England

Swindle? Con artist? In defence of Damien Hirst


He’s Britain’s most famous artist but Damien Hirst’s work is “con art” and its value like toxic debt, says Julian Spalding. In defence of Hirst, Art Review’s Oliver Basciano writes for Channel 4 News:

“He’s Britain’s most famous artist but Damien Hirst’s work is “con art” and its value like toxic debt, says Julian Spalding. In defence of Hirst, Art Review’s Oliver Basciano writes for Channel 4 News.

For worst, we all have to sell ourselves somehow. And to be fair, if I had self-published a book online and needed a bit of publicity, I’d try chucking some rocks at the biggest kid in the playground for some attention too. The problem for me with Tuesday’s opinion piece in the Independent by Julian Spalding, the conservative critic and former curator, is that he’s not just having a dig at Damien Hirst, whose work he says has “no artistic content and are worthless as works of art”, but goes on to write-off the whole on contemporary, concept-led, art.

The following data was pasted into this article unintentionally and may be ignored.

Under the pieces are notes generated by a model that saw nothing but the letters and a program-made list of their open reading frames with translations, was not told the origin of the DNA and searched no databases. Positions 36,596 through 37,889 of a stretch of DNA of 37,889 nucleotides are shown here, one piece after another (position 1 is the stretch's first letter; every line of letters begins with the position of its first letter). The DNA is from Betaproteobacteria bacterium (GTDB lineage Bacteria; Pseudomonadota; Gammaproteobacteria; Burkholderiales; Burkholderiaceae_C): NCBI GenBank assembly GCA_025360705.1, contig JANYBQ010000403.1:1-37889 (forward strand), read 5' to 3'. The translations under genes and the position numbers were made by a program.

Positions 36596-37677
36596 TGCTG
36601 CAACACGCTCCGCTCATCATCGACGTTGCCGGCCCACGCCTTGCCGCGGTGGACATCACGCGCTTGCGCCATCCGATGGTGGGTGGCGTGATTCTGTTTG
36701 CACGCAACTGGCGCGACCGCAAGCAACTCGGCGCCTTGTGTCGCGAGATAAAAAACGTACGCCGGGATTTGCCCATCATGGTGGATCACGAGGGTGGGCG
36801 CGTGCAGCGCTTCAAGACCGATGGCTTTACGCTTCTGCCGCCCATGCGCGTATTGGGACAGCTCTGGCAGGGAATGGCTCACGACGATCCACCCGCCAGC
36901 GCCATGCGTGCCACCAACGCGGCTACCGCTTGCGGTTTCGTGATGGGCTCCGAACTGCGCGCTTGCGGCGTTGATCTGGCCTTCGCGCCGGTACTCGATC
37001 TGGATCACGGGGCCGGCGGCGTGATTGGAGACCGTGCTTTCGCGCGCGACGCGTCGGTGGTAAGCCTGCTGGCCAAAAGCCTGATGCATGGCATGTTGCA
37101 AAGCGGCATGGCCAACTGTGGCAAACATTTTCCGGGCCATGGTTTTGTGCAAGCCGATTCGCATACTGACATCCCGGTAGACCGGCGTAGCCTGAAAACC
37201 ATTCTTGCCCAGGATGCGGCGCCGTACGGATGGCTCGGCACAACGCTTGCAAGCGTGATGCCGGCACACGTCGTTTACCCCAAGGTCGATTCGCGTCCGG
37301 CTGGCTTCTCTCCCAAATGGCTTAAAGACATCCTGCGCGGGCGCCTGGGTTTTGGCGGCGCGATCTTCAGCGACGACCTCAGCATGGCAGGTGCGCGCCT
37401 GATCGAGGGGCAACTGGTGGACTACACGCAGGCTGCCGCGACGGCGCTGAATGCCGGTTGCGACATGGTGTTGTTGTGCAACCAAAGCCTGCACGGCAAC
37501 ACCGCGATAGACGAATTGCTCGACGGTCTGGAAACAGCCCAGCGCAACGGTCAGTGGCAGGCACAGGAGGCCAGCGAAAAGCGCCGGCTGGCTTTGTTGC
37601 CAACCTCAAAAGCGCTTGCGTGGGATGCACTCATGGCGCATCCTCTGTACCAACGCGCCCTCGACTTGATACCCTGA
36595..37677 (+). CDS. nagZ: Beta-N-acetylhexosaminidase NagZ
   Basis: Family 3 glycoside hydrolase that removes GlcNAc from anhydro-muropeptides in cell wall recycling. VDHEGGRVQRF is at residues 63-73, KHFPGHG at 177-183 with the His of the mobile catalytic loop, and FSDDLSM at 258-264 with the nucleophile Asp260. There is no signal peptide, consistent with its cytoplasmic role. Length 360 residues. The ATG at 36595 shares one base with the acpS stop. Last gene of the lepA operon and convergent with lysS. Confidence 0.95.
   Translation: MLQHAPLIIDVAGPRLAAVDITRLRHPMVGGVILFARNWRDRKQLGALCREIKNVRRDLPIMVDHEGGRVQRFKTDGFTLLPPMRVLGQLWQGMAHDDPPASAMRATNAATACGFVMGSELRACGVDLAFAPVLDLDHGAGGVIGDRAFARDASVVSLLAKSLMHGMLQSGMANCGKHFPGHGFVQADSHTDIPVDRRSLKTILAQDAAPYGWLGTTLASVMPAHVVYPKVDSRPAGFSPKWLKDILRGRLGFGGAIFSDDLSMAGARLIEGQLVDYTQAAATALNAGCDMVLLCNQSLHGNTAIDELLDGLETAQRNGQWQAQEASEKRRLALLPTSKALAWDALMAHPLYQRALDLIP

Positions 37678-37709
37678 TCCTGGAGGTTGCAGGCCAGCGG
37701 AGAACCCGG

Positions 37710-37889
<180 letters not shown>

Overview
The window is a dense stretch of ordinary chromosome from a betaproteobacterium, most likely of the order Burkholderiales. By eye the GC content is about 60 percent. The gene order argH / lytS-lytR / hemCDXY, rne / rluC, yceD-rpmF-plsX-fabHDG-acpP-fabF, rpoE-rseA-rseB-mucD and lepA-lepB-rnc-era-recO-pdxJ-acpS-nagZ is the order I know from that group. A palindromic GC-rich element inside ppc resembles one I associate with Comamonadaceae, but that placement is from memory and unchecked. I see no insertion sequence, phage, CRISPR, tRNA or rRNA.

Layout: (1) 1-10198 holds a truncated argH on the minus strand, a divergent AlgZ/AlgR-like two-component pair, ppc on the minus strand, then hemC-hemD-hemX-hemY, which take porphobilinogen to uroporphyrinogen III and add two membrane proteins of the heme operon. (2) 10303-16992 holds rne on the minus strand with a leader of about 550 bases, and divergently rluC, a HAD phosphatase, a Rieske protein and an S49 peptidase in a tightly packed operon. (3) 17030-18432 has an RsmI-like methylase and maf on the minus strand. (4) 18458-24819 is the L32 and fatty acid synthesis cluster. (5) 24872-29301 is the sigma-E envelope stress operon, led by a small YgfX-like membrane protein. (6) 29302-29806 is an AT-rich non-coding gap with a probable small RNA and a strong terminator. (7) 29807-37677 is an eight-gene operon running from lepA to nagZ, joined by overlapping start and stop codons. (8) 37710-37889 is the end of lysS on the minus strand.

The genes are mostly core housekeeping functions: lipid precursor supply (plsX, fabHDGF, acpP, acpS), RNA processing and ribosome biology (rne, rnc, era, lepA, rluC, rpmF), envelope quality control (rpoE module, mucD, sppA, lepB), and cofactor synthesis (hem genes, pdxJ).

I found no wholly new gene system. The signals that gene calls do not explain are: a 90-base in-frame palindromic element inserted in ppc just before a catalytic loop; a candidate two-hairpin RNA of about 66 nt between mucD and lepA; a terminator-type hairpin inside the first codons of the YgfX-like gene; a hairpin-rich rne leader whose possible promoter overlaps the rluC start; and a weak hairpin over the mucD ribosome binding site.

Hirst’s work has long bitten the dust, and very few people with an ounce of critical sense give his recent work much thought any more beyond the occasional comic snipe (in January for example, as Hirst was showing his spot paintings in all eleven Gagosian Galleries around the world, the critic Christian Viveros-Faune wrote a darkly ironic obituary in the Village Voice for the artist).

Sure, through a combination of his fame, historic affection and sheer awe for sublime financial clout, Hirst will get tons of people through the doors of Tate Modern when his retrospective opens next month. Some will be happy buying Spot Painting magnet sets and Spin Painting umbrellas from the gift shop for the brand recognition they inspire. The hedge fund managers and oligarchs will be told to buy the real thing by their advisers. The rest of us who oddly get off on thinking about art, writing about it, making it and seeing as much of it as possible, will largely let it pass us by. There is simply too much other stuff, more relevant to our current, more precarious times, to occupy us now.”

Read on at Channel 4.